Brian GlanvilleAt any other club than Sunderland, and perhaps Newcastle United, the appointment of manager Paolo Di Canio would probably have passed without comment.

There was no such political trouble when he was in fulminating charge at Swindon Town. Former miners with their strong socialist roots have been especially incensed by the appointment of a man who until now has never hidden or tried to obscure his strong pro Fascist commitment. The very Stadium of Light, where Sunderland moved from historic Roker Park, was built on the site of a mine, one of those veteran miners has bitterly denounced the assumption of Di Canio.

Overall, it was surely naïve and even reckless of Ellis Short, the Irish American millionaire owner of Sunderland, to appoint Di Canio. One assumed that he lived in blissful ignorance of the inevitable backlash though someone connected with the club could surely have warned him.

In the meantime, Di Canio has tied himself in knots. At first asserting that he might be a Fascist but was not a racist, he was begging the question. Certainly there is no evidence of racism in his career, though the ultra right Lazio fans who shamelessly flaunt Nazi flags on the Curva Nord at the Olympic stadium are Fascist and blatantly anti-Semitic, while being racist into the bargain.

Di Canio’s 11th hour attempt to declare he was not a Fascist came infinitely late, even if – a remote chance – it was sincere. His body is covered with Fascist tattoos, biggest and most flamboyant of all a giant emblem on his back featuring an eagle and a picture of Mussolini himself.

His former Fascist companions are now scornfully turning their own backs, tattooed or otherwise on him. And the photographic evidence is damning. Not least a picture from a few years back of Di Canio attending, with saluting Fascists, the funeral of a notorious activist, imprisoned for eight years, though later released, for his alleged part in the bombing of Bologna station, with horrific deaths.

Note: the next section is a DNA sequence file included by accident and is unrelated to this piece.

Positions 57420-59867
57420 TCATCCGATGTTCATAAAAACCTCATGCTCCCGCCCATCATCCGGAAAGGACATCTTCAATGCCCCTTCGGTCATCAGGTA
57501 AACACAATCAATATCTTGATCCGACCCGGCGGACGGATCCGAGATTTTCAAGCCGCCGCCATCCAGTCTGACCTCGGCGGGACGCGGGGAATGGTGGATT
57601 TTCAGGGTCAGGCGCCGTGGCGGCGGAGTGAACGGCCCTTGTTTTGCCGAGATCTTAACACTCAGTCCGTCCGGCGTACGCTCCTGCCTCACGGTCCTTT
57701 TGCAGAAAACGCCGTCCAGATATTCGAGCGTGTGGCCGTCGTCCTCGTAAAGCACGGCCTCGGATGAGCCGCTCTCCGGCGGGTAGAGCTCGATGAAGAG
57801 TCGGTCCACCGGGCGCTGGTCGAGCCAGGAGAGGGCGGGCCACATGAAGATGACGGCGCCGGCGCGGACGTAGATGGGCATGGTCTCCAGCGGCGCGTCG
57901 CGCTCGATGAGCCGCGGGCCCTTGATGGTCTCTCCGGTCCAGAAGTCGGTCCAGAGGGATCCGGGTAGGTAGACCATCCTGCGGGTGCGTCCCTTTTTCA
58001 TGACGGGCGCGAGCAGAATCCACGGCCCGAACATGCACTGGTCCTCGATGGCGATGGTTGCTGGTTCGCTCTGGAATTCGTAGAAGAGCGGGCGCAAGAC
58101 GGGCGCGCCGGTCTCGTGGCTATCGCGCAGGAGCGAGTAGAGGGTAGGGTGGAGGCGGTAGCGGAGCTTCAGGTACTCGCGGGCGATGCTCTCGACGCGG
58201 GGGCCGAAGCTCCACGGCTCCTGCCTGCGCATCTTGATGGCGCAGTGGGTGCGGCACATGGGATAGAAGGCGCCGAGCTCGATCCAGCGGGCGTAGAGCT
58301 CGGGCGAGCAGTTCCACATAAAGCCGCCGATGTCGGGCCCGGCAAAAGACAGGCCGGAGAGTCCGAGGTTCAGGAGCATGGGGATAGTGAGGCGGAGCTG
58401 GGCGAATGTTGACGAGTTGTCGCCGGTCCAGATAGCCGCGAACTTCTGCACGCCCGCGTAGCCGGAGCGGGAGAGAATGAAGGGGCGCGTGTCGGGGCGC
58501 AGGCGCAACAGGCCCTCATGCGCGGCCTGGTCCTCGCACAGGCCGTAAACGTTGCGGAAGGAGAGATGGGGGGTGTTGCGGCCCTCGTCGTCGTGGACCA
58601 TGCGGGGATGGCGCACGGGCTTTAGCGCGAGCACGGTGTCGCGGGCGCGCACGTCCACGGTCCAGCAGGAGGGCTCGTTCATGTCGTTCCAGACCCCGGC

I won’t say, as a dyed in the wool anti Fascist that some of my best friends, when I lived in Rome were Fascist, though two fellow journalists at least for all their misguided views were loyal colleagues. The truth surely is that Fascism is an appalling, enduring poison which has never been cleared from the Italian psyche. There is no rationality about it.

In his first autobiography Di Canio eulogised Mussolini at length. No mention of the brutal assaults by his thugs on peasants in the South, none of the assassination of political opponents he devised. Nor of the insanity in 1940 of involving Italy – stabbing France in the back – in a war from which even Spain’s Franco abstained. With horrific consequences.

Sunderland’s players do seem to have welcomed Di Canio and his training methods, they played well and with far more spirit at Chelsea. But a further accusation of Short, that the appointment, to be pragmatic, has come far too late. At Chelsea Di Canio lamented his players’ fitness. Defeat there was unlucky, but time is alarmingly short.

Fascist or not, Di Canio seems doubly to have been boxed into a corner, in terms both of football and Fascism.

By Brian Glanville